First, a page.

Junior Studies Medicine in China
One Converse College student found herself in studying medicine China this past summer. Roberta Turner ’06 spent two and a half weeks traveling through China and visiting cities such as Beijing, Xi’an, and Chengdu with a group called the International Mission on Medicine. The group consisted of about 50 pre-med students from across the country. It was the first trip to China for many of them.
“I was nominated through the National Dean’s List to participate in this study tour,” said Roberta. “The company offered trips to many places, and I chose China mainly because it fit into my summer schedule. But any place would have been fascinating.”
The goal of International Mission on Medicine is to give students an invaluable opportunity to study and work with distinguished medical leaders, researchers and practitioners to gain a head start toward their career goals. Roberta is a biology and German double major at Converse, and her career aspiration is to practice internal medicine.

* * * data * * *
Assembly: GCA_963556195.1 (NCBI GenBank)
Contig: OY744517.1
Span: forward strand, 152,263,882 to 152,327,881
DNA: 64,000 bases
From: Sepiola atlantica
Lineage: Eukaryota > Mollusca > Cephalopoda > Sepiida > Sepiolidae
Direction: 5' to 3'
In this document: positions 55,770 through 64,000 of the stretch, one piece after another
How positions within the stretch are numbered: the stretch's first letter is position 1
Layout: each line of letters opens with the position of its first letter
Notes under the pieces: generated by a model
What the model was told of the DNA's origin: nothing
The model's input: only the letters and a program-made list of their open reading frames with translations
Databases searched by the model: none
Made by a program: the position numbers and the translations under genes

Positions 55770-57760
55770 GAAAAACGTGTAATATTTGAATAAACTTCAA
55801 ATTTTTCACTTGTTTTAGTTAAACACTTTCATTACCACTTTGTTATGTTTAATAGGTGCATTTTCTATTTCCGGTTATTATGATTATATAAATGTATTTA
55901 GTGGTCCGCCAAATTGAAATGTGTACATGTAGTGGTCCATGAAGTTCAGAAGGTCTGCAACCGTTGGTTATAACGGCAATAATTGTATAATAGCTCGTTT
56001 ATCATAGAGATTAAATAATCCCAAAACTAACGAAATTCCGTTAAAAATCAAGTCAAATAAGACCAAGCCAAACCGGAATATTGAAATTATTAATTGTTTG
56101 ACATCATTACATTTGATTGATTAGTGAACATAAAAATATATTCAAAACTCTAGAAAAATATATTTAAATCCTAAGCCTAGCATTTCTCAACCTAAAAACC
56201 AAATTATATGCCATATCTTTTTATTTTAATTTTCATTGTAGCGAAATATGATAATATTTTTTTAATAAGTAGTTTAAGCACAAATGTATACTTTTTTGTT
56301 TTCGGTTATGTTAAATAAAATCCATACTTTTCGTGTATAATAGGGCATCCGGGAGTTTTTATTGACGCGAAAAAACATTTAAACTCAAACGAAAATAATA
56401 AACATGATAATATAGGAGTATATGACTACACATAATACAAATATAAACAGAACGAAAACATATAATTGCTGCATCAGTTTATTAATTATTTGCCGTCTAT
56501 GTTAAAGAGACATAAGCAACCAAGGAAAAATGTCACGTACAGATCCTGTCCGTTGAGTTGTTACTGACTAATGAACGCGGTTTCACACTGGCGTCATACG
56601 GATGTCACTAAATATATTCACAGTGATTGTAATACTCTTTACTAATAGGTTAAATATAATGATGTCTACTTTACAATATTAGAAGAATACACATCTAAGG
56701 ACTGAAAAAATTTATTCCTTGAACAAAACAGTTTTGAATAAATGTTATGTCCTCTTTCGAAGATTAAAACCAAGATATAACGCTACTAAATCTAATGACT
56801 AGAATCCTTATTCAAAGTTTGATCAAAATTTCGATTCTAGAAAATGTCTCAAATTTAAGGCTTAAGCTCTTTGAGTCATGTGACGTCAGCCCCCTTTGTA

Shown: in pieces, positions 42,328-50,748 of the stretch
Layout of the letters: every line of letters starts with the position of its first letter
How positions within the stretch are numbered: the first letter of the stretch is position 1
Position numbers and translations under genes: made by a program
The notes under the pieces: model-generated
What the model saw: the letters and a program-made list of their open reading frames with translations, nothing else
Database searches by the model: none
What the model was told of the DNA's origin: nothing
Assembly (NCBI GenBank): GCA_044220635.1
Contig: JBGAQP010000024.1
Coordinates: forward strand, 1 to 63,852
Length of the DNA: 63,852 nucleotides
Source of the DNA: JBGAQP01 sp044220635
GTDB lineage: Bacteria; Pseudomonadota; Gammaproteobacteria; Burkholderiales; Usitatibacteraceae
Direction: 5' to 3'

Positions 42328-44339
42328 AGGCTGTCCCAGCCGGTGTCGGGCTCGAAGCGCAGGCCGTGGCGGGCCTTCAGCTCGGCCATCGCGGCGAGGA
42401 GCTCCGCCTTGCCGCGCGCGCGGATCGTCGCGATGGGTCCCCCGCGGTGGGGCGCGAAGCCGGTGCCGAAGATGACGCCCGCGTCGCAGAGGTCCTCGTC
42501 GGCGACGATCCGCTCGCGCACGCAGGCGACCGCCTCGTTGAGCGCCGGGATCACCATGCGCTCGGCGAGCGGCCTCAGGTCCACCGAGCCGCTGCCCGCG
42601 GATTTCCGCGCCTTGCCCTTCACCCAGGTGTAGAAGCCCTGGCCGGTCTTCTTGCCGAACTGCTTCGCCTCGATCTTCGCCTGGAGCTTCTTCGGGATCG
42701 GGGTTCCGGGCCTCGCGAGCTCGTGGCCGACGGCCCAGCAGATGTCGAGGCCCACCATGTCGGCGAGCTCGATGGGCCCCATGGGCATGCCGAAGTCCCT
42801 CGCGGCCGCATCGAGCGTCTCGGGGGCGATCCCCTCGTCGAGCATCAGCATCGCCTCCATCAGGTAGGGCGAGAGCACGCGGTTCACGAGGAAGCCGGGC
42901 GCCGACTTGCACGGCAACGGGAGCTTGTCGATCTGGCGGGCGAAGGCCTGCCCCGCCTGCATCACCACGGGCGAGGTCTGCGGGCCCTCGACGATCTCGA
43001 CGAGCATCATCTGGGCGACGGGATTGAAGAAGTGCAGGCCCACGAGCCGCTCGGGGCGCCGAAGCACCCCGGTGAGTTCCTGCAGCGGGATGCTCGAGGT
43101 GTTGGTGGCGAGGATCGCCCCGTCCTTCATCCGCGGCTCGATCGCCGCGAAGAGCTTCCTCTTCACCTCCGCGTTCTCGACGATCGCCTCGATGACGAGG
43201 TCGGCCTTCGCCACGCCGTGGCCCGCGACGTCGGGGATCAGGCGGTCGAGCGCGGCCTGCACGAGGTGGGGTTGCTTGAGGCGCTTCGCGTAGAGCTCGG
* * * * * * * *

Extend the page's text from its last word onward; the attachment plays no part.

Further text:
“What made this trip so interesting is that we mainly studied Traditional Chinese Medicine (TCM) versus western medicine,” Roberta said. TCM is different from western medicine is that it focuses on procedures such as acupuncture, Chinese massage, and the use of herbal medicines. Whereas western medicine is best for short-term ailments, such as broken bones, TCM works well for long-term illnesses that deal mainly with internal problems. Participants witnessed western medicine working hand-in-hand with Traditional Chinese Medicine.
“We visited many hospitals and universities that focused on western medicine and TCM,” said Roberta. “One hospital that is particularly memorable is the No. 4 Military Medicine University. It is a Chinese university run by the Chinese military, and all the students are in the military as well. They taught western medicine, though, which just means that when people come in with problems, they do surgery or prescribe medicine, as opposed to TCM.”
Roberta’s group was guided by Chinese medical students. “We saw where herbs were dried and packaged and learned a little bit about them,” she said. “For example, Chrysanthemum tea is used to reduce ‘heat’ in the body. We also had Tuina (Chinese massage) and acupuncture demonstrations.”